• Oral hygiene practices — Individuals must uphold sound oral hygiene practices. These include regular brushing, flossing, and routine dental check-ups. Sealants do not replace these practices; they complement and augment their effectiveness.
  • Individual variability — Success with sealants is not uniform and can differ from person to person based on unique factors like personal oral health, dietary habits, and susceptibility to cavities.

Ways Dental Sealants Stop Tooth Decay

Neglecting untreated tooth decay is a common scenario, yet not wise. This negligence can result in numerous complications and jeopardize oral and overall health. Prolonged pain, potential tooth loss, the risk of developing a tooth abscess, and the impact on surrounding teeth are all possible outcomes.

Fortunately, early intervention through dental sealants emerges as a pivotal strategy for preventing these complications associated with untreated tooth decay.

Here is a look at how dental sealants help prevent cavities:

  1. Dental Sealants Serve as a Protective Barrier

Dental sealants play a crucial role in preventing plaque. Plaque is a persistent sticky bacterial film naturally occurring on tooth surfaces, especially in those tricky deep pits and fissures.

Even with diligent brushing and flossing, plaque remains a persistent challenge owing to a variety of factors:

  • Bacterial growth — The oral environment teems with a diverse bacterial community, encompassing both the helpful and the harmful. These bacteria naturally increase in the mouth.
  • Food particles — Consuming food and beverages, particularly those laden with sugars and carbs, can leave particles on tooth surfaces. Bacteria revel in these remnants, contributing to the formation of plaque.
  • Biofilm formation — Bacteria, teaming up with salivary proteins, form a thin, sticky film - dental plaque. This film latches onto tooth surfaces, including the hard-to-reach areas like spaces between teeth and the molars' grooves.
  • Mineralization — Over time, if left unchecked, plaque can morph into tough calculus or tartar. This is a stubborn substance, unyielding to regular brushing and flossing. It often requires professional dental cleaning.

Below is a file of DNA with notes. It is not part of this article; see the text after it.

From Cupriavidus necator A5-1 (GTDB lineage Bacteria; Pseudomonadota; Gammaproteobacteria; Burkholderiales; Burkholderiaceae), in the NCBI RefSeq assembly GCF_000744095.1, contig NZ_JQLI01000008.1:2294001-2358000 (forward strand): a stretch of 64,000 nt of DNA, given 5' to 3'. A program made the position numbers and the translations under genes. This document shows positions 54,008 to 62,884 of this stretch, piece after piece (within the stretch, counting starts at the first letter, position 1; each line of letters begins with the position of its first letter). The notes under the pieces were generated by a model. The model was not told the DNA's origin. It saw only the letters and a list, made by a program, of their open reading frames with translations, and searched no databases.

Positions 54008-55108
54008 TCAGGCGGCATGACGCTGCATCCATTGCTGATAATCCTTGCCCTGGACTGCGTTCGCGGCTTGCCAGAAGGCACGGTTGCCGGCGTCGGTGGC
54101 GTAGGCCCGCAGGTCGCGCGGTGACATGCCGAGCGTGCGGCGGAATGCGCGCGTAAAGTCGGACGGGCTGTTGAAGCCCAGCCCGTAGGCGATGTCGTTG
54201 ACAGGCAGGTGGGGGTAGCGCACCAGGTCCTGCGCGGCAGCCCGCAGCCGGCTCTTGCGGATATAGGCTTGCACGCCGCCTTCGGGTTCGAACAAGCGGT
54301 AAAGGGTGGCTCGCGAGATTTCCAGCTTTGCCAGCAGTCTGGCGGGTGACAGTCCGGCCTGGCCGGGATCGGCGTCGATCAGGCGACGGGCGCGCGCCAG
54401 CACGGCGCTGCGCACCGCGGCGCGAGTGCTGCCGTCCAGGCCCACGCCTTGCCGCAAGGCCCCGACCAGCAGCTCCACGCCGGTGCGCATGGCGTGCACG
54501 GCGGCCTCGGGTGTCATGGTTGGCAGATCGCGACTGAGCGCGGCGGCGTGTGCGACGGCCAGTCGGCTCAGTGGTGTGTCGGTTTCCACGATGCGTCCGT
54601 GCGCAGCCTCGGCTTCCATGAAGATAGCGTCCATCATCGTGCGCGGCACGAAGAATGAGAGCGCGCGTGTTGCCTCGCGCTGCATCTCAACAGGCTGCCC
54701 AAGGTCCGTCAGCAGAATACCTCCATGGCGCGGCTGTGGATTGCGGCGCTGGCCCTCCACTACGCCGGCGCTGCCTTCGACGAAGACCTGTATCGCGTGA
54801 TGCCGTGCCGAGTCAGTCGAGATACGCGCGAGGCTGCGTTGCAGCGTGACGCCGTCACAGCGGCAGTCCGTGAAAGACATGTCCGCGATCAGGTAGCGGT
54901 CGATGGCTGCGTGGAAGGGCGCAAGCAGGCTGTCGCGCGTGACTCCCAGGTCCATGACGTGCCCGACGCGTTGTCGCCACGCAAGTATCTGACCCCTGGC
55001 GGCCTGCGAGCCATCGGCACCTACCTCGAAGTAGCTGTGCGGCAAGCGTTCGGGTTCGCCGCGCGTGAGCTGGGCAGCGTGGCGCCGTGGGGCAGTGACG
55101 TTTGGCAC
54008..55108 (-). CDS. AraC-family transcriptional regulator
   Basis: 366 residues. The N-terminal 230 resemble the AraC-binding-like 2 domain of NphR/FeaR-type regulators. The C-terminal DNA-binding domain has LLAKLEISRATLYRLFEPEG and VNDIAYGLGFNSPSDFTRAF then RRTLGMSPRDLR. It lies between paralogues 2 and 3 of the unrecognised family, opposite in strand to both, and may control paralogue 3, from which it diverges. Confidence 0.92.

Strategically applied to vulnerable areas, dental sealants form a smooth protective coating. It, therefore, acts as a bona fide physical barrier, preventing plaque from clinging to tooth enamel. The resultant sleek surface makes it difficult for plaque to gather. This diminishes the risk of bacterial growth and acid production.

  1. Dental Sealants Enhance Oral Hygiene

Dental sealants are a powerful boost to your oral hygiene. They act as an extra defense against tooth decay, especially in vulnerable areas with deep pits and fissures.

They form a smooth, protective coating on the chewing surfaces of your molars and premolars, making it harder for plaque and bacteria to gather. This effectively wards off cavity formation in these at-risk zones.

Dental sealants, acting as a physical barrier, prevent bacteria from sticking to your tooth surfaces, curbing bacterial growth and reducing the risk of acid production. This significantly contributes to your overall oral health.

The smooth surface created by dental sealants simplifies your regular brushing routine, making it easier to maintain effective oral hygiene. With fewer pits and fissures to trap debris, cleaning becomes a breeze.

Sealants are strategically applied to areas prone to decay, like the deep grooves of molars, using a targeted approach that zeroes in on specific high-risk spots. This precision ultimately reduces the chances of cavities in these critical regions.

While dental sealants provide an extra layer of protection, it is crucial to see them as a complement to your regular oral care routines. They are not a replacement. Stick to your routine of brushing, flossing, and professional dental check-ups for a comprehensive approach to oral health maintenance.

  1. Dental Sealants Offer Long-term Protection

Dental sealants last several years, with an average effectiveness of 5 to 10 years. Your oral hygiene practices are key in influencing this duration. When you maintain a consistent routine of regular brushing and flossing, you extend the life of dental sealants.